Center for Maximum Potential Building Systems helped the 2007 Texas A&M Solar Decathlon team with a solar demonstration home called the Aggie GroHome.
After being displayed on the mall in Washington and then at A&M the home was disassembled and moved to San Antonio. It has been reassembled on the grounds of the former Cooper Middle School, at 1700 Tampico Street.
The house features modular construction, so the home can “grow” as the needs or usage change. It has a total of 465 square feet of indoor living space, with dining room, living room, entry, bedroom, patio and garage modules.
The modules are the same size, except for the entry module so they can be arranged differently, up graded, replaced or added to in the future.
The dining, living, entry and bedroom modules are at the center of the house and have windows at the top of high walls for daylighting. The kitchen extension includes a refrigerator, stove, microwave and dishwasher. The house includes space and hook-ups for a washing machine and dryer. The deck which surrounds the house has places for reflecting pools or gardens.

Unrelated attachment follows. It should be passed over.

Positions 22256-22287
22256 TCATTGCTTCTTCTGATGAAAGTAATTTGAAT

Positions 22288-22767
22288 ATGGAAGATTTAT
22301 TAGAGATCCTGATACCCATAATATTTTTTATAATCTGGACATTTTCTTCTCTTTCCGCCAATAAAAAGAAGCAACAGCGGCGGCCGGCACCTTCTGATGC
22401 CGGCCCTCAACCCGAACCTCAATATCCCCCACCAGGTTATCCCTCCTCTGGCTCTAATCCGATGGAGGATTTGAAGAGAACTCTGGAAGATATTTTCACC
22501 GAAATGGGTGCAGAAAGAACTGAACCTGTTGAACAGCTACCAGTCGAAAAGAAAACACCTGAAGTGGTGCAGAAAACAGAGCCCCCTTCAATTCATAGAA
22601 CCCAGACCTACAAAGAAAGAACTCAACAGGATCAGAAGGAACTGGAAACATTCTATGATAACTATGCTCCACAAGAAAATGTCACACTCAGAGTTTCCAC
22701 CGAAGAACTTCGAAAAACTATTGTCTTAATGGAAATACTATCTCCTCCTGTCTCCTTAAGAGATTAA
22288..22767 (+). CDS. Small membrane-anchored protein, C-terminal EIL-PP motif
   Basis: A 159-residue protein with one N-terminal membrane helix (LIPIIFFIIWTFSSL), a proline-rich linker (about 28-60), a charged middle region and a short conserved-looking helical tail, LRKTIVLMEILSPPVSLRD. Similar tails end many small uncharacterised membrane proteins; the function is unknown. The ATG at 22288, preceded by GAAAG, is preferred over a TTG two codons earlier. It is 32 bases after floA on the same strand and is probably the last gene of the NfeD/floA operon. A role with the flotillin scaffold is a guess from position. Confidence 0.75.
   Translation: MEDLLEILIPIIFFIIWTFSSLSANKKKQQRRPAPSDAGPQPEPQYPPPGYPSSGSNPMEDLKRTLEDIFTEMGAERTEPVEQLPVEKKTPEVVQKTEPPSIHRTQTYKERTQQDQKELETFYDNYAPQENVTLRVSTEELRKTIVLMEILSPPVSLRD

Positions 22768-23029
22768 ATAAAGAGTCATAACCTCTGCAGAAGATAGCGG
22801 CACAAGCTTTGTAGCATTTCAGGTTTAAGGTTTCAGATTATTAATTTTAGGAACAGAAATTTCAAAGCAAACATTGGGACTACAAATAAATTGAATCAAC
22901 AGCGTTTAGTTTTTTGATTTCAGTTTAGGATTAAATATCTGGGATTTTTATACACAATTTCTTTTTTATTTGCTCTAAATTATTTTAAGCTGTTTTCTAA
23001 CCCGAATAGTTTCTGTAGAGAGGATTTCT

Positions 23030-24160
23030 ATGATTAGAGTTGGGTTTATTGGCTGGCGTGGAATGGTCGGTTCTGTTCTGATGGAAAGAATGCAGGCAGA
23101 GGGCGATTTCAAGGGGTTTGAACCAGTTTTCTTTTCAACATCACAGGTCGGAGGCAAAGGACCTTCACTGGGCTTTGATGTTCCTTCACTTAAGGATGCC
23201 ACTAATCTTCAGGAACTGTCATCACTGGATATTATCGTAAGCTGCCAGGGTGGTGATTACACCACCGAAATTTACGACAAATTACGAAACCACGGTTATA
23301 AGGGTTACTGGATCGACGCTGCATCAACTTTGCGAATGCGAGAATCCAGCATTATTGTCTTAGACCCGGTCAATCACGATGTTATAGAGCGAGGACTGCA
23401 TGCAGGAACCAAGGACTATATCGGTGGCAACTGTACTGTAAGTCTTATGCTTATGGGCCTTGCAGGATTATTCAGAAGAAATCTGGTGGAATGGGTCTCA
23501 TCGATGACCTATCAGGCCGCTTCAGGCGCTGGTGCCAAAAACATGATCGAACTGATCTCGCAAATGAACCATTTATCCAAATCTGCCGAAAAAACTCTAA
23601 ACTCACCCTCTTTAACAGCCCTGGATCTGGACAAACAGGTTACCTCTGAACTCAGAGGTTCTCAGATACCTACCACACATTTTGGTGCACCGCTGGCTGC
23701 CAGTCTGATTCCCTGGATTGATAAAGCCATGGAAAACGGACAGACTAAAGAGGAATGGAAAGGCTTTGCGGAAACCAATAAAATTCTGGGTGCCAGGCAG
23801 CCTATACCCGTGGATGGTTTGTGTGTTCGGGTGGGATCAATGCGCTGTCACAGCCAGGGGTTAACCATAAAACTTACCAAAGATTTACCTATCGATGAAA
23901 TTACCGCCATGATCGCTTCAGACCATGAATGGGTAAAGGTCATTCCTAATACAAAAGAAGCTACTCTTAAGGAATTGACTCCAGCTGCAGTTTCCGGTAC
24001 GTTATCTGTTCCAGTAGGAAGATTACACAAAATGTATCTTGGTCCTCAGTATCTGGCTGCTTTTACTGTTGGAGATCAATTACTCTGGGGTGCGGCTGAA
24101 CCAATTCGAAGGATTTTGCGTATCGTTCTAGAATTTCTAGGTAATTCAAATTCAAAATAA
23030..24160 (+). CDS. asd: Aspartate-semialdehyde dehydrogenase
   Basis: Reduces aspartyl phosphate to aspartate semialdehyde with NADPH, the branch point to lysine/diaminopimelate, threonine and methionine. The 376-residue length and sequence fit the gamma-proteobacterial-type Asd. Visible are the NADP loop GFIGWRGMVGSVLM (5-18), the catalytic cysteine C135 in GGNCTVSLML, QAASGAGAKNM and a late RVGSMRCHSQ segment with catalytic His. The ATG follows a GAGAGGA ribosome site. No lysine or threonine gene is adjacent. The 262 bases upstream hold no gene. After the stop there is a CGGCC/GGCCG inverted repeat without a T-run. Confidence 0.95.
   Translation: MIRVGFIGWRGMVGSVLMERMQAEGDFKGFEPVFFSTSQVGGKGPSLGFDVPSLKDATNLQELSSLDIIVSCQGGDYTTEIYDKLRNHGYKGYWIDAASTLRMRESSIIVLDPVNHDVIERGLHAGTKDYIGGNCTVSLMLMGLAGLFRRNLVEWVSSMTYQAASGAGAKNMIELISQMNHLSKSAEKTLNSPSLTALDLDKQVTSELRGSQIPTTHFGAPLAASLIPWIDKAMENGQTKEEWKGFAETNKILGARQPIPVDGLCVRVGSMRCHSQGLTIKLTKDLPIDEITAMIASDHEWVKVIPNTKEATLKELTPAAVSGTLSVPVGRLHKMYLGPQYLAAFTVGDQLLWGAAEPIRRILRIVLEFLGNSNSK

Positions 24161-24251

The house features 3 types of solar panels with batteries to store the power, a high efficiency heat pump, an energy recovery ventilator and dehumidifier, light wings for shading windows, slatted rain screens, a solar heated water storage tank and is designed to incorporate three small wind turbines.
A grand opening ceremony for the house (renamed SU CASA in the Mission Verde Center) including tours of the house will be Monday, January 25 at 1 pm at 1700 Tampico Street, San Antonio 78207.
For the project's relation to the South Texas Nuclear project expansion check out the Current's Greg Harmon's posting on the house: Cooper Center bringing green tech, training to West Side .